PENTAGON — Chinese military vessels are now operating in the Northern Atlantic, and Russian submarines are prowling those same waters at a pace not seen since the end of the Cold War, the Navy’s top admiral told VOA in an exclusive interview.
Chief of Naval Operations Adm. John Richardson said China’s military movements from the North Atlantic into the Mediterranean Sea is a “new dynamic.”
“Even five years ago, we wouldn’t have seen anything like this,” Richardson said.
According to Richardson, the Chinese navy is a global one that is both “ready and capable” of operating wherever Beijing wants.
“They’re certainly a pacing competition for us in terms of the naval threat,” he told VOA.
However, Chinese operations near the United States’ eastern shore are not as threatening as Russian vessels lurking below the ocean’s surface. NATO allies from North America to Europe are increasingly concerned about the uptick of Russian submarine activity in the North Atlantic.
“We’re talking about more (activity) than we’ve seen in 25 years,” Richardson said.
U.S. officials worry that Moscow may try to use its submarines to cut or tap into undersea cables that connect the two continents.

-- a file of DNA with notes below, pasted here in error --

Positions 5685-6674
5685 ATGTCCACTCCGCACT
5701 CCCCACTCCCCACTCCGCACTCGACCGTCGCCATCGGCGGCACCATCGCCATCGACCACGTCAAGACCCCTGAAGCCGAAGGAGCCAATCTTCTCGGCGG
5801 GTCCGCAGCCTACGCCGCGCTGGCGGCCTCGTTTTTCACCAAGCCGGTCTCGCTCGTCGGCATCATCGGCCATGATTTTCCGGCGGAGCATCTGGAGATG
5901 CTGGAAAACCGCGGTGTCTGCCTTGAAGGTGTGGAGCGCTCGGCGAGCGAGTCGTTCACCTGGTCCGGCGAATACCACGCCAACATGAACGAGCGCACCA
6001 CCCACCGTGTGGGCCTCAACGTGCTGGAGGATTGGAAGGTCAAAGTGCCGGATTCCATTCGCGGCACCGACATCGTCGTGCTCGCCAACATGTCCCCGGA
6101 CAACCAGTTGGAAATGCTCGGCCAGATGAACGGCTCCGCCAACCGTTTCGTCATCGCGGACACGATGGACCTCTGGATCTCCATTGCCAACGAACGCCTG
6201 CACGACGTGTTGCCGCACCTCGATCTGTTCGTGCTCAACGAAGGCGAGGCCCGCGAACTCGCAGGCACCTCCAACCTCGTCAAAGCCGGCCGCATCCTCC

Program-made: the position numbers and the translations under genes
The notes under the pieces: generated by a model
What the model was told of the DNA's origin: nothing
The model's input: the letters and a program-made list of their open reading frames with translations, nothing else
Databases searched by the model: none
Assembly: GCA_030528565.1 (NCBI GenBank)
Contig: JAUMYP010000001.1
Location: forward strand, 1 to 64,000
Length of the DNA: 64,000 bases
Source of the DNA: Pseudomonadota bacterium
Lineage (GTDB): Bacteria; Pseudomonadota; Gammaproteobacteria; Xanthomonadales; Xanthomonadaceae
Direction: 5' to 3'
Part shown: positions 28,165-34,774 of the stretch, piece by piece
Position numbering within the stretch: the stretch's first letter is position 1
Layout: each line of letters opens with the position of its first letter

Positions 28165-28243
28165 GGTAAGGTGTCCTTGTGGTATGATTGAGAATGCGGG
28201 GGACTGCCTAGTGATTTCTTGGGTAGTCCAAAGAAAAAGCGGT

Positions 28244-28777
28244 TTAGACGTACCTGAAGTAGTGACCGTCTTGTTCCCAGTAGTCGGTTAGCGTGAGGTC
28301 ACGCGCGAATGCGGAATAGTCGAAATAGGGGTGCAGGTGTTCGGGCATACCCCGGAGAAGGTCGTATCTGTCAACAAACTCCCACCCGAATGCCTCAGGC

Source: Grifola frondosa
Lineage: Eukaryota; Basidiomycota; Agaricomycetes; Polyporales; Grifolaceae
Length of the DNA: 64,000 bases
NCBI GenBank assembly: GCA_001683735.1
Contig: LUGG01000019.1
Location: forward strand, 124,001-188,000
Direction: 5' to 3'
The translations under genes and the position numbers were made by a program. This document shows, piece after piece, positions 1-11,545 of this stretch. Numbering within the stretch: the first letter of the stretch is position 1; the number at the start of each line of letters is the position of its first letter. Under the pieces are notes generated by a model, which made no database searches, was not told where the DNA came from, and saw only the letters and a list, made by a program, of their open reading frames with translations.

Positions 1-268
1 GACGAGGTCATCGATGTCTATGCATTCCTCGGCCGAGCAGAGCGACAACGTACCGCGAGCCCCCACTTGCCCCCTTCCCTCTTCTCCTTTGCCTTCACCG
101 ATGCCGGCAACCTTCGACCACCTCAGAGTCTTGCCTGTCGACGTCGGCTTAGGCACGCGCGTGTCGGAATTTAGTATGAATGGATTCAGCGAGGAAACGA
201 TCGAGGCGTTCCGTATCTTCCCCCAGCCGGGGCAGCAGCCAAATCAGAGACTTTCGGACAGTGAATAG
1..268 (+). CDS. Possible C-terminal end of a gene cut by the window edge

Due to these increased complexities in the North Atlantic, the United States has recently reactivated a command to secure the ocean on its eastern coast.
U.S. 2nd fleet helps fulfill new guidelines under Secretary of Defense Jim Mattis’s National Defense Strategy, which makes great-power competition, rather than terrorism, the primary focus of U.S. national security.
The fleet was deactivated in 2011 because the Navy needed the funds for acquisitions. It was reactivated in Norfolk on July 1.
Richardson will preside over the fleet’s formal establishment ceremony aboard an aircraft carrier in Norfolk on August 24.
The 2nd Fleet commander will also head NATO’s Joint Forces Command Norfolk. Richardson said the dual-hatted command structure allows the U.S. and its allies to adapt together as they confront the rising Russian challenge.
As the U.S. Navy adjusts its geographic commands, Richardson said it also must stay ahead in the competitive realm of information warfare.
Navy sailors on the high seas are having to defend themselves from Russian electronic jamming devices much like those used against U.S. ground troops operating in Syria.
Richardson said sailors had “absolutely” encountered Russian jamming devices while operating in international waters.
“This is an emerging part of our business now,” he told VOA.
Richardson did not elaborate on how the jamming affects the Navy. Electronic warfare attacks have the potential to disturb navigation and communication systems.
“Those disruptive technologies…are really going to be decisive in the future fight, and we’ve got to make sure that we’re investing in those as well,” Richardson said.
Carla Babb is VOA’s Pentagon correspondent covering defense and international security issues. Her datelines include Ukraine, Turkey, Pakistan, Afghanistan, Iraq and Korea.